A SNP is simply a change in the DNA code at a specific point on the chromosome.  For example, the DNA code ATCG may mutate to ATGC.  These mutations happen over time and provide definition to the paternal lineage tree of mankind.  Within this "over-time" context, changing SNPs establish new branches on the tree.  Male testers are assigned to tree branches (also called clades or subclades) as SNPs are tested and the presence of mutations are confirmed.  

For example, through initial STR testing, FTDNA may confirm a persons haplogroup as E and his presence on the tree at the E-M35 Clade - where M35 is the defining SNP.  This place on the tree reflects commonality approximately 35000 years ago. As time progresses, SNPs mutate and paternal lineages continue onward each according to their specific mutations. For members of the E haplogroup, one may mutate to follow the E-V13 pathway and yet another, both with common ancestry at E-M35 could mutate in another manner so as to follow the E-Z827 pathway.  SNPs are generally very stable, making for a highly reliable tree over a long period of time.  At the same time, their mutations provide great branching resolution.  The formation of a subclade defined by a mutated SNP is regularly estimated in YFull within the term "Formed" as found on their haplotree at a specific SNP.

SNP testing is beneficial in that SNPs can document a YDNA tree that is relatively accurate and comprehensive from ancient to current genealogy.  Although, as people test, new branches (subclades) are exposed every day.  SNPs also provide an estimation for when a person's common ancestor (within a given subclade) can be determined.  This is called "Time to Most Recent Common Ancestor."  However, since mutations do occur in fits and starts, we cannot define exactly when they occur. So we rely on statistical methods provide the best interpretation of time periods and occurrences therein.   More about SNPs below.

At what level should I test and should I consider BigY?

Deciding to test at the BigY level is probably the most important YDNA decision you can make.  By providing results tailored specifically for you and by generating extensive data for ongoing scientific endeavors, testing at the BigY level has a tremendous two-pronged value.  Having said that, BigY testing still may not be for everyone.  Members are consistently advised to take the time to generate their goals and objectives before embarking on a testing regime.  Your personal goals and objectives should always drive your testing strategies.  For example, if your goal is to advance science and at the same time perhaps discover ancient patrilineal ties, one should consider BigY.  On the other hand, if your goal is to simply determine if your neighbor is your birth father, then no, BigY may not be a cost-effective means to meet your goal.  There are, of course, many optional goals so we strongly recommend that members work with Project Administrators to determine the most effective course of testing.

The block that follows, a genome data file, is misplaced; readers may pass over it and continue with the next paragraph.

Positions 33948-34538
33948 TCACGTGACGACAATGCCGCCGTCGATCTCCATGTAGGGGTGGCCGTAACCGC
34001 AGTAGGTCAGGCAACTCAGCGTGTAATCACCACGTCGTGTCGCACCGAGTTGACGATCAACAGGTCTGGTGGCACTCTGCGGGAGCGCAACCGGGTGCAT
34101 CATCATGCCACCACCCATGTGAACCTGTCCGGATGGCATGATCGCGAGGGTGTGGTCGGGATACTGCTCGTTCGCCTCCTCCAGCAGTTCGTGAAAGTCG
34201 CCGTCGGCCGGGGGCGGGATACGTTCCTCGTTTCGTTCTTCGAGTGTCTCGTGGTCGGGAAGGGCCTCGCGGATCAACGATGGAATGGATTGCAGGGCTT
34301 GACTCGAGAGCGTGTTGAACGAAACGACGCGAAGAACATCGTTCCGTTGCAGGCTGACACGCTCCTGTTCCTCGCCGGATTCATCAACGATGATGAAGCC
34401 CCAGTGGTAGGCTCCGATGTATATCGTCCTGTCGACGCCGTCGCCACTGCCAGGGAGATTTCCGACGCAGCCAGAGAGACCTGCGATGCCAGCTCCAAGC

In general, YDNA STR testing should begin no lower than the Y37 level.  Y67 is quickly becoming the beginning standard and Y111 the "signature" standard.  Of course the availability of funds will often drive one's decision making.  There is substantial data which shows that over time the most cost-effective STR tests end up being those with the highest up-front costs.  The lesson here is, if you are seriously searching for answers, and can afford to test at the signature level, do so. Results from the Y111 level form the basis of your DNA profile from which your direct ancestors and progeny alike share with one another.  More about STRs below.